Bought by Google in 2014 for 400 million pounds, DeepMind is an AI company best known for beating the world champion in the game Go.

Now, the AI agents developed by Google’s DeepMind subsidiary have beaten human pros at StarCraft II — a first in the world of artificial intelligence. In a series of matches streamed on YouTube and Twitch, AI players beat the humans 10 games in a row. In the final match, pro player Grzegorz “MaNa” Komincz was able to snatch a single victory for humanity.

Unlike Chess or Go, StarCraft II is not a game where you take turns and watch all the pieces and have time to figure out your next move. StarCraft II happens in real time.

But DeepMind didn’t seem to have a problem with that. It beat the pro “TLO” and then beat “MaNa”. Overall, DeepMind won 10 games but they streamed a live event recently where MaNa took 1 game for the humans.

The AI created to play StarCraft II was dubbed “AlphaStar”.

Professional StarCraft commentators described AlphaStar’s play as “phenomenal” and “superhuman.” AlphaStar was particularly good at what’s called “micro,” short for micromanagement, referring to the ability to control troops quickly and decisively on the battlefield.“PHENOMENAL UNIT CONTROL, JUST NOT SOMETHING WE SEE VERY OFTEN”

To ensure fairness, Alphastar was nerfed, or hobbled if you will, in certain areas. For instance, it was not allowed to perform more clicks per minute than humans would be able to. One advantage it did keep was to be able to see the whole map at once vs. having to scroll around the map manually as humans have to.

One other note, the computer only played as one race (StarCraft II has three). The pros that it played were sometimes playing with races they are not most proficient at. Can the AI learning be spread successfully to all races and work no matter what race the human plays? This will probably happen, but how much longer will that take? How well would Alphastar play – or more precisely – how fast would it learn and take to become a champ as another race?

A graphical representation of AlphaStar’s processing. The system sees whole map from the top down and predicts what behavior will lead to victory.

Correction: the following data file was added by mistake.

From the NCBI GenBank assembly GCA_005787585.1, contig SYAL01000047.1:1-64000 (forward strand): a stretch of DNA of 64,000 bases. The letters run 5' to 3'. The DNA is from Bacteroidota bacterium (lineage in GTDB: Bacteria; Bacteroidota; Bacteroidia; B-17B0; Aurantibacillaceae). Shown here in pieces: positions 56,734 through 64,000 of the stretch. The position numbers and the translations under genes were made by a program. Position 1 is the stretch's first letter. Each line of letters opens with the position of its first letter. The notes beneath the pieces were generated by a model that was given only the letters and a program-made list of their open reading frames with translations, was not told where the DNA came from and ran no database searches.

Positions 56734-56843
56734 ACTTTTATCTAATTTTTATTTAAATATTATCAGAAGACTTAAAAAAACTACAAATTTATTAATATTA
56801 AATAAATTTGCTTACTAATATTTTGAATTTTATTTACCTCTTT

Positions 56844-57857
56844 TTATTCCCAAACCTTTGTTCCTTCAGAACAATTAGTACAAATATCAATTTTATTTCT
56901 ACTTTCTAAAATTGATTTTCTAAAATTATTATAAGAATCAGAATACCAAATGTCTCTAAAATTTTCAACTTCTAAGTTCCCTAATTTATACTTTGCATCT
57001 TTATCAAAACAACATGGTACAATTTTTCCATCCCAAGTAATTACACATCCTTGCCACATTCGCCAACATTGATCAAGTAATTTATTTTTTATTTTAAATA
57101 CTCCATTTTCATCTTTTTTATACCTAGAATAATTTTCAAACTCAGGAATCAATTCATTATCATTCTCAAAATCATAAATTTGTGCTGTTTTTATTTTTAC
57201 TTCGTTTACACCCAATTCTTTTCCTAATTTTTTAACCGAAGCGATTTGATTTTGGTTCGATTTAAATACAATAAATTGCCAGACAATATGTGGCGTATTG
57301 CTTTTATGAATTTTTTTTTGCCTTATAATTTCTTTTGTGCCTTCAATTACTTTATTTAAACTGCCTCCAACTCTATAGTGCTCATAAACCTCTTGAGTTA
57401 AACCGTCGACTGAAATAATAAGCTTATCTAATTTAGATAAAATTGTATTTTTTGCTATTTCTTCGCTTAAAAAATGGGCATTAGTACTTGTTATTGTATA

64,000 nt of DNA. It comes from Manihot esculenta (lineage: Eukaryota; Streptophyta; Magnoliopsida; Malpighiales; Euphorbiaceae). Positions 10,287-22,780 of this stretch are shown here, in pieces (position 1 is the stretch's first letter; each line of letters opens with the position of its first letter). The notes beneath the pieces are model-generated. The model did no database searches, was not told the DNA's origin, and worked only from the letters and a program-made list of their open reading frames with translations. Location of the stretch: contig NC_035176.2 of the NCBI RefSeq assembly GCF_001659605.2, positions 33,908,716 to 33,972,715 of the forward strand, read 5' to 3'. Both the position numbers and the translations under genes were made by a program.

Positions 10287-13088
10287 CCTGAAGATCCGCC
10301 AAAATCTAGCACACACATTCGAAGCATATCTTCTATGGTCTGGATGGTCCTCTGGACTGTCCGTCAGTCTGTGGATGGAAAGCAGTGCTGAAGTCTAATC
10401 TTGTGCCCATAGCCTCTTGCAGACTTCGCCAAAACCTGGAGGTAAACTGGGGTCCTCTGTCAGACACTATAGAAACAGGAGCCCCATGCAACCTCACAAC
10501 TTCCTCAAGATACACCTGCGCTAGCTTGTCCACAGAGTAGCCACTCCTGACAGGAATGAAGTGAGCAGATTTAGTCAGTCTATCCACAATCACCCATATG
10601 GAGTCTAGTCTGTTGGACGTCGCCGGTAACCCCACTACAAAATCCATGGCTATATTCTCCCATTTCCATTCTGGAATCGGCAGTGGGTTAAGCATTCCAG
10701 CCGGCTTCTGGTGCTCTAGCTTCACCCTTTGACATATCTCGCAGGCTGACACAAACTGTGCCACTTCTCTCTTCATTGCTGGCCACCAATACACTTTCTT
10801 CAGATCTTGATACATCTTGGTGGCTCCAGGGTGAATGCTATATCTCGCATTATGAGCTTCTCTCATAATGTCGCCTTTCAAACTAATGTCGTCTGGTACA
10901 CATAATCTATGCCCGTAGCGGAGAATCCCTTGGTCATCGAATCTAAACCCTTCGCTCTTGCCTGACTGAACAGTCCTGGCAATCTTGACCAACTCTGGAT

A screenshot from the games in December, showing AlphaStar facing off against TLO. 

In order to train AlphaStar, DeepMind’s researchers used a method known as reinforcement learning. Agents play the game essentially by trial and error while trying to reach certain goals like winning or simply staying alive. They learn first by copying human players and then play one another in a coliseum-like competition. The strongest agents survive, and the weakest are discarded. DeepMind estimated that its AlphaStar agents each racked up about 200 years of game time in this way, played at an accelerated rate.

What is DeepMind?

Founded in London in 2010 by Demis Hassabis, Shane Legg, and Mustafa Suleyman, DeepMind has developed machine learning systems that uses deep neural networks, reinforcement learning, and systems neuroscience-inspired models. The startup was purchased in January 2014 by Google for a reported 400 million, with Hassabis remaining CEO of DeepMind.

Many other AI programs like IBM’s DeepBlue, which defeated Garry Kasparov in chess in 1997, have used explicit, rule-based systems that rely on programmers to write the code. However, machine learning enables computers to teach themselves and set their own rules, through which they make predictions.

In March 2016, DeepMind’s AlphaGo program beat world champion Lee Sedol in 4 out of 5 games of Go, a complex board game—a huge victory in AI that came much earlier than many experts believed possible. It did this through combining “Monte-Carlo tree search with deep neural networks that have been trained by supervised learning, from human expert games, and by reinforcement learning from games of self-play,” according to Google.

But beyond mastering games, deep learning has other more practical applications. In 2012, it was used to recognize a million images with a 16% error rate—which is now at about 5.5%. Deep learning is also used in text-based searches and speech recognition. According to founder Mustafa Suleyman, it achieved a “30% reduction in error rate against the existing old school system. This was the biggest single improvement in speech recognition in 20 years, again using the same very general deep learning system across all of these.”

Deep learning is also used for fraud detection, spam detection, handwriting recognition, image search, speech recognition, Street View detection, and translation. According to Suleyman, deep learning networks have now replaced 60 “handcrafted rule-based systems” at Google.

Why does DeepMind matter?

While Google DeepMind’s accomplishments in the gaming world are impressive, the implications of its machine learning platform are far-reaching. An announcement that DeepMind was able to slash Google’s electricity bill by increasing energy-efficiency has big implications in both economic and environmental realms.

Also, DeepMind’s partnership with the National Health Service, part of DeepMind Health, employs machine learning in spotting critical conditions in eye health. It hopes to eventually use algorithms to personalize health care treatments, determining which work best on patients, given their previous medical history.

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